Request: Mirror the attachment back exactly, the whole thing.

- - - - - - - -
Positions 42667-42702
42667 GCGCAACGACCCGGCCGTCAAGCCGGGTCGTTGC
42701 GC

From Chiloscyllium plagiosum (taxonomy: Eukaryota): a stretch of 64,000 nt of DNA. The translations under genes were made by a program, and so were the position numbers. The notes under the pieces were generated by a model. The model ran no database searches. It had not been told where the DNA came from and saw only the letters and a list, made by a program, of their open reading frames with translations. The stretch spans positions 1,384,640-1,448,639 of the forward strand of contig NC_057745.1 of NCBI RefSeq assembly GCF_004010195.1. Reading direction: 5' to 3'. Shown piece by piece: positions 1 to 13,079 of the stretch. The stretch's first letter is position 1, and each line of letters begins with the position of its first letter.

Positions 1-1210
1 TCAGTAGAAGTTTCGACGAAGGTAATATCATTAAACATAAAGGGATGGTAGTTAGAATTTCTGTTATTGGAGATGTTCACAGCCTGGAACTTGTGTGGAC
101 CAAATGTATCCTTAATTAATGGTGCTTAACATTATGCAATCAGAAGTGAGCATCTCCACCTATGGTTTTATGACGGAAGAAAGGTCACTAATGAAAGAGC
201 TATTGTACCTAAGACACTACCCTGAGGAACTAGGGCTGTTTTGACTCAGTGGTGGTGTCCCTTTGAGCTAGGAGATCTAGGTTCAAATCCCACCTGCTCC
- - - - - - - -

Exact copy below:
Positions 42667-42702
42667 GCGCAACGACCCGGCCGTCAAGCCGGGTCGTTGC
42701 GC

From Chiloscyllium plagiosum (taxonomy: Eukaryota): a stretch of 64,000 nt of DNA. The translations under genes were made by a program, and so were the position numbers. The notes under the pieces were generated by a model. The model ran no database searches. It had not been told where the DNA came from and saw only the letters and a list, made by a program, of their open reading frames with translations. The stretch spans positions 1,384,640-1,448,639 of the forward strand of contig NC_057745.1 of NCBI RefSeq assembly GCF_004010195.1. Reading direction: 5' to 3'. Shown piece by piece: positions 1 to 13,079 of the stretch. The stretch's first letter is position 1, and each line of letters begins with the position of its first letter.

Positions 1-1210
1 TCAGTAGAAGTTTCGACGAAGGTAATATCATTAAACATAAAGGGATGGTAGTTAGAATTTCTGTTATTGGAGATGTTCACAGCCTGGAACTTGTGTGGAC
101 CAAATGTATCCTTAATTAATGGTGCTTAACATTATGCAATCAGAAGTGAGCATCTCCACCTATGGTTTTATGACGGAAGAAAGGTCACTAATGAAAGAGC
201 TATTGTACCTAAGACACTACCCTGAGGAACTAGGGCTGTTTTGACTCAGTGGTGGTGTCCCTTTGAGCTAGGAGATCTAGGTTCAAATCCCACCTGCTCC